Today we’ll wrap up this intriguing series on comparing God’s love and hate by testing a third possible way to reconcile the two following verses:
“‘You have heard it said, ‘Love your neighbor and hate your enemy’. But I tell you, love your enemies and pray for those who persecute you, so that you may be sons of your Father in heaven.'” – Matthew 5:43-45
“‘If anyone comes to me and does not hate his own father and mother and wife and children and brothers and sisters, yes, and even his own life, he cannot be my disciple.'” – Luke 14:26
I thought I had Luke 14:26 all figured out until one of our readers, fastmov4, made a good challenge and (darn it!) made me think harder than I’m used to. So we talked about two possible ways to reconcile the verses above:
- Luke 14:26 is hyperbole; Jesus didn’t really mean to “hate” our families, He just doesn’t want anything to come between Him and us (I believe this is the argument fastmov4 and Mary are making)
- Luke 14:26 was added to Scripture to address a specific group of people, namely, late-First and early-Second Century Christians dealing with expulsion from the Temple and/or being ostracized from their families for their faith
I think the first bullet point is a bit of a cop-out. It sounds good, but that’s the problem; it appeals to my flesh. It gives me a way out of doing “the hard thing” which usually ends up being “the right thing”. Then again, maybe I’m just showcasing how much I like to beat up on myself and not give myself grace!
I really like the second bullet as a way to reconcile the two verses because it makes logical sense. Though the second bullet lets us off the hook more than the first, it does so in a way that appeals to my reason and intellect rather than my flesh. Another way of wording the second bullet might be: “Unless you’re in a situation that requires you to hate your family for Jesus’ sake, ignore this verse.” The obvious caveat, and conflict with the first bullet, is this: You may be required to hate your family at some point, and literally so, not figuratively.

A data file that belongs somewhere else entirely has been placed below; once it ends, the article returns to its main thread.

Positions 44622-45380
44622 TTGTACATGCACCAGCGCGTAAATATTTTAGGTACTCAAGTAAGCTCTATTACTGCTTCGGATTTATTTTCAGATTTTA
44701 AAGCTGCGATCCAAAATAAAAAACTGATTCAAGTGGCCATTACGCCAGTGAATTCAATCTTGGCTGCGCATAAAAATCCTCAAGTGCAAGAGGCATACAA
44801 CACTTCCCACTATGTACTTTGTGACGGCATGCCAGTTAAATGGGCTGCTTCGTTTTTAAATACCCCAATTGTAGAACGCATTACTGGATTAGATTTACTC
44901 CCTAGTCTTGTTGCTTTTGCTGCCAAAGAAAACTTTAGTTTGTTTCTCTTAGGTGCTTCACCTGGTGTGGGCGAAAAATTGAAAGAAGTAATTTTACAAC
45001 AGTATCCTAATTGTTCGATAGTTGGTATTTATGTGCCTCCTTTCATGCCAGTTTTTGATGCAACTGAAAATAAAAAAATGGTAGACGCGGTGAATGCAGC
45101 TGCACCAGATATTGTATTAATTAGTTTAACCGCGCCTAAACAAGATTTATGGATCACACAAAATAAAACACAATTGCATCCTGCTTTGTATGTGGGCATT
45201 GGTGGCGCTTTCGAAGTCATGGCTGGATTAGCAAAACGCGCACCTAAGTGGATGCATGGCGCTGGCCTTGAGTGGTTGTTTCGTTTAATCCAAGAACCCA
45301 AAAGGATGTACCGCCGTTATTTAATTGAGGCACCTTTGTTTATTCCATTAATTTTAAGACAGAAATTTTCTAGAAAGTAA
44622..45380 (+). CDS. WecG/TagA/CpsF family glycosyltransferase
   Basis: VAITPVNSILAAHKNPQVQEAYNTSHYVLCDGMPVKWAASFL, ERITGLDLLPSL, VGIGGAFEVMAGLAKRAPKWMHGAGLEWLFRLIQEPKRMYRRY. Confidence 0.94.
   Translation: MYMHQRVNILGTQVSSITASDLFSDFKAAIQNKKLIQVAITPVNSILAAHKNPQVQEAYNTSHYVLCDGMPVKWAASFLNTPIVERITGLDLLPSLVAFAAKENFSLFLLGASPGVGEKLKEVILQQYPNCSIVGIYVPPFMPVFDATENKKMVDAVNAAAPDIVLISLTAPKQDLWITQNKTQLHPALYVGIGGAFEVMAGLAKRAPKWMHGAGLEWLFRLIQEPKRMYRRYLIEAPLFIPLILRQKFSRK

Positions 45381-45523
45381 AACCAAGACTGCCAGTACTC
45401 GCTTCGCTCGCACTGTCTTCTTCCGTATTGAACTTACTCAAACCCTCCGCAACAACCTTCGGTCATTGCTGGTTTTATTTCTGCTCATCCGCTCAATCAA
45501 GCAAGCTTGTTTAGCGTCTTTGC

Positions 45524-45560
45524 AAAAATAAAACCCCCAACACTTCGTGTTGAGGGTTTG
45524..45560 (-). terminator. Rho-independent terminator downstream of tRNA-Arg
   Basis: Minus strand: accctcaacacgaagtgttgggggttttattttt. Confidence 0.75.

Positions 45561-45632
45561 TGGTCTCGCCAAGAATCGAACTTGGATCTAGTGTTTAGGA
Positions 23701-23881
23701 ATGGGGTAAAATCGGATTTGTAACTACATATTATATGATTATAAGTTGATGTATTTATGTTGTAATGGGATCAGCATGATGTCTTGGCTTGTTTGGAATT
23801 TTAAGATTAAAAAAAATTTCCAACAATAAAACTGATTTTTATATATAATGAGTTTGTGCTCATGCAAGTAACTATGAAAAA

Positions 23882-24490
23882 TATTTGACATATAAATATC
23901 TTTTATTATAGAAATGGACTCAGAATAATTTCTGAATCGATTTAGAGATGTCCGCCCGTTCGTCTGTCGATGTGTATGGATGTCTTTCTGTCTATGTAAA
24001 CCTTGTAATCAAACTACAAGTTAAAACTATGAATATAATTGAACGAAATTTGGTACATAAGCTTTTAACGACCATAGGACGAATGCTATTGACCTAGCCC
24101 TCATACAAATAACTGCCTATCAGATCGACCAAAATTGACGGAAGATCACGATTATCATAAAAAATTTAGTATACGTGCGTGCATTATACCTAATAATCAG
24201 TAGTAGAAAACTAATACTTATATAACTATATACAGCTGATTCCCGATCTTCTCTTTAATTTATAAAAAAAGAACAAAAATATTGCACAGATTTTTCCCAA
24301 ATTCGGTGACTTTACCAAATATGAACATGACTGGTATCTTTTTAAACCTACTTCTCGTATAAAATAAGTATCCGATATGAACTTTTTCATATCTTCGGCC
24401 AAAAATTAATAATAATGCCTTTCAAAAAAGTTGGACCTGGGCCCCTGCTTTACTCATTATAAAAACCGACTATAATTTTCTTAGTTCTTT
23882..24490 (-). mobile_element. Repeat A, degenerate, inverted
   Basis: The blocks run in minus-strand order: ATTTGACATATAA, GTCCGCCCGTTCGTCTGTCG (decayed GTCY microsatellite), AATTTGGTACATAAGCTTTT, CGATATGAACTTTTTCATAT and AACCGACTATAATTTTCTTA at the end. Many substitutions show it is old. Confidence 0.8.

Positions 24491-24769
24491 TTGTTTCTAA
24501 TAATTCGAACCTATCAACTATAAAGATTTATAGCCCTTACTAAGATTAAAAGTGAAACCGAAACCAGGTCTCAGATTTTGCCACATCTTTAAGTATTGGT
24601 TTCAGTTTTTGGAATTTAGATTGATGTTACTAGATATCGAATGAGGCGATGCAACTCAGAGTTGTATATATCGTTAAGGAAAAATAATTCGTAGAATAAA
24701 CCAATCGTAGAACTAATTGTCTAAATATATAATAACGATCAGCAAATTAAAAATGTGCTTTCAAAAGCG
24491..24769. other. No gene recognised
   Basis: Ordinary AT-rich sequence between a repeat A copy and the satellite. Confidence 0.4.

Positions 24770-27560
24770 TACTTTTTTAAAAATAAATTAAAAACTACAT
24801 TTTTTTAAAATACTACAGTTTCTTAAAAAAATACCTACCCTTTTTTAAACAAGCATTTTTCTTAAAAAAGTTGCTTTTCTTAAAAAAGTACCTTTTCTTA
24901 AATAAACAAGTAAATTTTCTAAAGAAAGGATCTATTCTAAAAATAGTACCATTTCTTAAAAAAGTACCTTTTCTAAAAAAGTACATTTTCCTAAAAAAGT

So let’s wrap up this series with a third possible way to reconcile the verses above:
- Not all Christians are created equal; there are different classes of Christians. On one end of the spectrum you have people who “confess Jesus as Lord” but never change or serve the Kingdom; on the other end of the spectrum you have Peter & Paul who plant churches, preach boldly, and are murdered for their faith
There’s a possibility this conclusion will offend people (especially Americans) because of the modern notion that we should be considered equal in all things. Well, Scripture tells time and again that there will be greater and lesser people in the kingdom of heaven. Jesus never said we’d all be equal in God’s kingdom; He clearly points out that the greatest among us will become the servants of all. Why provoke us to greatness through service if there is no greatness to be had? Of course there will be different rewards in heaven based on our work here on earth! Don’t misunderstand: It is through faith, not works, that we are saved in Christ Jesus. But faith without works is dead, and once you’ve got your “butt into heaven” do you really think you work here on earth is done? Of course not!